And, according to Laura, another cool thing about upping the stakes? You—and your reader—will get to know your characters better. Laura’s example: If your character tells the truth when nothing is at stake, so what? But if your character’s life or reputation is at stake and they still tell the truth, well—that is truly noteworthy information to have.

A final tip: the main character should change over the course of the novel. Metaphorically speaking. I mean, she or he doesn’t have to morph from human to vamp—although, we’ve heard rumors that maybe that method does work on occasion <grin>.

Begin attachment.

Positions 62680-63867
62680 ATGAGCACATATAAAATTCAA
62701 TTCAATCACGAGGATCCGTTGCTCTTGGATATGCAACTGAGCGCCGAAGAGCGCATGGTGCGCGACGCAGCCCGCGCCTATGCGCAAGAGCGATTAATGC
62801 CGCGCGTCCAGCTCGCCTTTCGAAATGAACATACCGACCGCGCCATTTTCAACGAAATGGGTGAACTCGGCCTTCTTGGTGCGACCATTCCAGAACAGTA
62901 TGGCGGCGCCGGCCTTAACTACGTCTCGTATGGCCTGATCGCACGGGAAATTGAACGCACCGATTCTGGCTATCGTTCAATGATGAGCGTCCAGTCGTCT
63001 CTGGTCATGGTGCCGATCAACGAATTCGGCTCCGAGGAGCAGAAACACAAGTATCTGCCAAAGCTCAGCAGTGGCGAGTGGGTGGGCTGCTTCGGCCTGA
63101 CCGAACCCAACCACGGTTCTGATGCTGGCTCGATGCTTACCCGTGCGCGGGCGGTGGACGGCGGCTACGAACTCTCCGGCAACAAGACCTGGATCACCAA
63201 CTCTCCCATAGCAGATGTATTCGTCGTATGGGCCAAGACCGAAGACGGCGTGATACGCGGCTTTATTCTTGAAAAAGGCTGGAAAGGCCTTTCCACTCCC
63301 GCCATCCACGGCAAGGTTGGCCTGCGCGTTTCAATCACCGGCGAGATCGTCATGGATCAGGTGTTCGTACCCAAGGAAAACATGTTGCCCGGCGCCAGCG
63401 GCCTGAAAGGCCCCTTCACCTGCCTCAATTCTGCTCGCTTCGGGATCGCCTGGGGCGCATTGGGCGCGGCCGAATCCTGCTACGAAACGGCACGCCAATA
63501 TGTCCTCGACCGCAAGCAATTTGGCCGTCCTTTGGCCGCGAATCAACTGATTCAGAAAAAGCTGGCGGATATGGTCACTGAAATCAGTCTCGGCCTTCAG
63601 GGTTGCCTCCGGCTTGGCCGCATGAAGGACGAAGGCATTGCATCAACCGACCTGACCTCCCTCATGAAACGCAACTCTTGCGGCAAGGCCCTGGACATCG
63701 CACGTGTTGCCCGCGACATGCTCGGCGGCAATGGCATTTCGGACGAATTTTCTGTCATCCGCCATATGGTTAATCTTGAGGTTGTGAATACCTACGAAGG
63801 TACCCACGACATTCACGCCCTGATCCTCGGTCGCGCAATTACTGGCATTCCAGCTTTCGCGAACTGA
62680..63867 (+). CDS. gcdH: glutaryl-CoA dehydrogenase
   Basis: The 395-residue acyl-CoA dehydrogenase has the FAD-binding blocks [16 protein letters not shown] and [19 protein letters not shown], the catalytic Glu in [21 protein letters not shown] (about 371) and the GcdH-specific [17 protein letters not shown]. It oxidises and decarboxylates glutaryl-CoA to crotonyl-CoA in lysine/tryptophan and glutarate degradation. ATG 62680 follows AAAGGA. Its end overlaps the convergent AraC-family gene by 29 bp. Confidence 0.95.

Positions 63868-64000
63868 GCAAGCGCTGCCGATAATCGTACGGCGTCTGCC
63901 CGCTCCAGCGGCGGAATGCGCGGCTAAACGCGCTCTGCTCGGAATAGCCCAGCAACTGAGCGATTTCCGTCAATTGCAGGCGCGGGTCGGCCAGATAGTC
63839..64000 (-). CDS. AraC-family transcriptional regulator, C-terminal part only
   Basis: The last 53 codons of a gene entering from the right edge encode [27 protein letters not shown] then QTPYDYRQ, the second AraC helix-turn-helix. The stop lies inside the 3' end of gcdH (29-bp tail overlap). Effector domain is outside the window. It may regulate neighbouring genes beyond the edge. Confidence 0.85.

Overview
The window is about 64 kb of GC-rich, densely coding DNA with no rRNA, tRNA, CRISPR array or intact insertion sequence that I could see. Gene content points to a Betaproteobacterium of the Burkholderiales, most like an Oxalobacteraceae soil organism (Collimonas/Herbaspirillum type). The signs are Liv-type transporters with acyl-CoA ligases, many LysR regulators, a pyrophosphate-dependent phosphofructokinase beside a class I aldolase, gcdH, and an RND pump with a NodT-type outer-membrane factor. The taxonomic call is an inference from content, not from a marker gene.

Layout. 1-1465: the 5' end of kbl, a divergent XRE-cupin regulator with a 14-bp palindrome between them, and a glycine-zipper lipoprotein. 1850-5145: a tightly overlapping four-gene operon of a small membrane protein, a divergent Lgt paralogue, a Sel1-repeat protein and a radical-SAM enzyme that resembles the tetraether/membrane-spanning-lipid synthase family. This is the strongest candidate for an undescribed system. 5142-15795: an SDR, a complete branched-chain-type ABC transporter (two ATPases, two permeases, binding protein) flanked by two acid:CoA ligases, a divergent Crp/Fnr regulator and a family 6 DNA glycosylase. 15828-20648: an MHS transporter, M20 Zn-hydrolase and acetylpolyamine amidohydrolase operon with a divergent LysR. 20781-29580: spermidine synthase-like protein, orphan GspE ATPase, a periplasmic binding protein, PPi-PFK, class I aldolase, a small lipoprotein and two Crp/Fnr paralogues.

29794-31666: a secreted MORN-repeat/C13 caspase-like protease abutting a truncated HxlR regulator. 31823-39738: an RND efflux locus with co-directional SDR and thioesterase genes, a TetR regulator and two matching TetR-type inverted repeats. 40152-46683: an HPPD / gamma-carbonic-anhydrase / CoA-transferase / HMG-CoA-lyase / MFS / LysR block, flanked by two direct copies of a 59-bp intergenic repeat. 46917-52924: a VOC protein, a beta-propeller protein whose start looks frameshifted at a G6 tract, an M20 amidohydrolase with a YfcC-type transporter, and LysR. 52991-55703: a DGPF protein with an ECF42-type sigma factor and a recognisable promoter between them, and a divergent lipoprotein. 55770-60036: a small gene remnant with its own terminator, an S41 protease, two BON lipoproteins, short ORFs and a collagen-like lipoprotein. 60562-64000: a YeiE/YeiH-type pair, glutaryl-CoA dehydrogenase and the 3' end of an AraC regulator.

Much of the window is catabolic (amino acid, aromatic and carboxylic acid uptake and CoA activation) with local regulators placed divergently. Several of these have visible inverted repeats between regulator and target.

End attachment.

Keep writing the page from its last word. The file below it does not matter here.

4. Explore the Universal and the Idiosyncratic

 According to Laura, this means that within universal themes—such as conflict with friends—give us particular and concrete examples that are specific to your world. Feel free to give us the same old, same old—but with your own unique take or spin.

5. Literary Voice and Commercial Conception

Have a great, strong storyline along with a strong voice. And in case you were wondering if Laura was serious about stakes? She mentions them here again. She says use ordinary experiences but elevate the stakes.

Her example? Thirteen Reasons Why by Jay Asher—a book that looks at teen suicide in an unusual and compelling way.

So, those are the five writing do’s that agent Laura talked about.  But, wait– don’t run off to write just yet!  Why not enter a contest that showcases the very authors exemplifying those do’s? Comment below to win your choice of Thirteen Reasons Why, Shiver, or Tricks, PLUS a $25 gift card to either Barnes and Nobles or Amazon.